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Polyurethane Foam (Bentley) Micropore Blood Transfusion Filter-Reply

Polyurethane Foam (Bentley) Micropore Blood Transfusion Filter-Reply This article is only available in the PDF format. Download the PDF to view the article, as well as its associated figures and tables. Abstract In Reply.—Dr Wuller's points are all valid, and I agree with him. Certainly, any device that poses a risk of air embolism ought not to be used, and the value of filtering debris in low volume transfusions is dubious. We favor a policy of using filters only when transfusions of more than 4 units, ie, 2,000 ml, are anticipated. I also share Dr Wuller's feeling that the evidence for the value of these filters is largely circumstantial. Direct proof that they have major effects on morbidity and mortality is very difficult to obtain in humans. It would be easy to design a clinical study wherein two groups of patients would be investigated. The only variable distinguishing one group from the other would be the use of blood filters. All other variables bearing on the chief target organ, the lung (eg, transfusion volume, type and extent of bacterial infection, type and volume of noncolloidal http://www.deepdyve.com/assets/images/DeepDyve-Logo-lg.png Archives of Surgery American Medical Association

Polyurethane Foam (Bentley) Micropore Blood Transfusion Filter-Reply

Archives of Surgery , Volume 112 (8) – Aug 1, 1977

Polyurethane Foam (Bentley) Micropore Blood Transfusion Filter-Reply

Abstract

This article is only available in the PDF format. Download the PDF to view the article, as well as its associated figures and tables. Abstract In Reply.—Dr Wuller's points are all valid, and I agree with him. Certainly, any device that poses a risk of air embolism ought not to be used, and the value of filtering debris in low volume transfusions is dubious. We favor a policy of using filters only when transfusions of more than 4 units, ie, 2,000 ml, are anticipated. I also share Dr...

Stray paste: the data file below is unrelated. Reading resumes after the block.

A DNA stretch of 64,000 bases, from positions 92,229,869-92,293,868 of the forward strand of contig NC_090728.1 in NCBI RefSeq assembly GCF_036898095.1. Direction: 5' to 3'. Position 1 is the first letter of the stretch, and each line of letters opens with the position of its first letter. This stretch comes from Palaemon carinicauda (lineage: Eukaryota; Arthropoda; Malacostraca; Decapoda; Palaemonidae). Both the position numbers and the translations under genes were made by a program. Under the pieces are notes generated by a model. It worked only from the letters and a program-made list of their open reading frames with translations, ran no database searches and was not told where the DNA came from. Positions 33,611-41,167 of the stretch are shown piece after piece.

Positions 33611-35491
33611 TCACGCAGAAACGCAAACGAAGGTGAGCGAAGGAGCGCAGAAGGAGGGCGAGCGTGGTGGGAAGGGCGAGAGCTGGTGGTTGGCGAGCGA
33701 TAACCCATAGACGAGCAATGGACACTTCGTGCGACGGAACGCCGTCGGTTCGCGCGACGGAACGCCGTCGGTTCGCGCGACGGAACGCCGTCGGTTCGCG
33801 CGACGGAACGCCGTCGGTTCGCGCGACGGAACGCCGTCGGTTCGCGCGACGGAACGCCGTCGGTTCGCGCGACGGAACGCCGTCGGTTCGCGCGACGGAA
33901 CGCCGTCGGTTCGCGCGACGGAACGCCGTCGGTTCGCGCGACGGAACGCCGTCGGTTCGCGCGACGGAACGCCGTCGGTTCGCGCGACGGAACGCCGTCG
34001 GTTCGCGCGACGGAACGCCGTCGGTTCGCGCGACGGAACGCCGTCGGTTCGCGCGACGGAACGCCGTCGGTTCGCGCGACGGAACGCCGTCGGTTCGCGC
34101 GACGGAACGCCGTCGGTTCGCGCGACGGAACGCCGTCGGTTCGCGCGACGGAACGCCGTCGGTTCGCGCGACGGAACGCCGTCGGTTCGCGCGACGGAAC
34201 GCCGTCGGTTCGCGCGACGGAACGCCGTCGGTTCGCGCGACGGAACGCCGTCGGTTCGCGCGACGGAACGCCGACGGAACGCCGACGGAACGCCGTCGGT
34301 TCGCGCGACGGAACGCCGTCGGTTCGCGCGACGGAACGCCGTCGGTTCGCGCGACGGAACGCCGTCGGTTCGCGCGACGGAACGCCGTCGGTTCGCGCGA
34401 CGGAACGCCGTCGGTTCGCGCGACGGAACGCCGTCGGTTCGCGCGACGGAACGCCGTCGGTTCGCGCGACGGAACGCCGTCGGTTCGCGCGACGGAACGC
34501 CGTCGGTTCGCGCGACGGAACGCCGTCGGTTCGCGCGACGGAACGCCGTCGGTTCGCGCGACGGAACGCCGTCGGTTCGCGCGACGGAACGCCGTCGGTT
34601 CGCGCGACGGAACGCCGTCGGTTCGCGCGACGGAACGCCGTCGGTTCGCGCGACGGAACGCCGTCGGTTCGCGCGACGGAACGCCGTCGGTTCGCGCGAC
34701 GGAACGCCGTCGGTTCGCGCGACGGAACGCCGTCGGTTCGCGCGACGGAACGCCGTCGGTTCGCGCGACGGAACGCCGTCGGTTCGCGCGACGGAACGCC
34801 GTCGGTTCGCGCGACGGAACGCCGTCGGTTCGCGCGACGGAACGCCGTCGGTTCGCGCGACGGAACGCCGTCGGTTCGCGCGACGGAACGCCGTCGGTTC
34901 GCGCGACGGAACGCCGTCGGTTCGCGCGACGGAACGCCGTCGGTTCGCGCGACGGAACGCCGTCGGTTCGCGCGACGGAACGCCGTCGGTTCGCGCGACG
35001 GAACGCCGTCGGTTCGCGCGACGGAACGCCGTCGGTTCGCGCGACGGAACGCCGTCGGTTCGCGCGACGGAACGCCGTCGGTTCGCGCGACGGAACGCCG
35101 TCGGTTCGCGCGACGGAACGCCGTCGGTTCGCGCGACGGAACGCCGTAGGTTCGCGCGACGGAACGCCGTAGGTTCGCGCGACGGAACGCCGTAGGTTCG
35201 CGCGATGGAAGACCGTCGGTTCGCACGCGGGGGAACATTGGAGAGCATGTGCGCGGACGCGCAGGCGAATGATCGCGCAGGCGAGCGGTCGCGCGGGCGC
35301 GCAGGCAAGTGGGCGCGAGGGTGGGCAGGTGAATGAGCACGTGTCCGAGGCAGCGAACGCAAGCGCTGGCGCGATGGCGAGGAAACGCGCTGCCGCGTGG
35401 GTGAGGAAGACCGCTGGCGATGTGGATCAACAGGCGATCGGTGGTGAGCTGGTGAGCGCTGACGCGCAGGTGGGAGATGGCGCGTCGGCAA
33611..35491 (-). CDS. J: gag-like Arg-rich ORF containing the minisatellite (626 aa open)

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Publisher
American Medical Association
Copyright
Copyright © 1977 American Medical Association. All Rights Reserved.
ISSN
0004-0010
eISSN
1538-3644
DOI
10.1001/archsurg.1977.01370080118021
Publisher site
See Article on Publisher Site

Abstract

This article is only available in the PDF format. Download the PDF to view the article, as well as its associated figures and tables. Abstract In Reply.—Dr Wuller's points are all valid, and I agree with him. Certainly, any device that poses a risk of air embolism ought not to be used, and the value of filtering debris in low volume transfusions is dubious. We favor a policy of using filters only when transfusions of more than 4 units, ie, 2,000 ml, are anticipated. I also share Dr Wuller's feeling that the evidence for the value of these filters is largely circumstantial. Direct proof that they have major effects on morbidity and mortality is very difficult to obtain in humans. It would be easy to design a clinical study wherein two groups of patients would be investigated. The only variable distinguishing one group from the other would be the use of blood filters. All other variables bearing on the chief target organ, the lung (eg, transfusion volume, type and extent of bacterial infection, type and volume of noncolloidal

Journal

Archives of SurgeryAmerican Medical Association

Published: Aug 1, 1977

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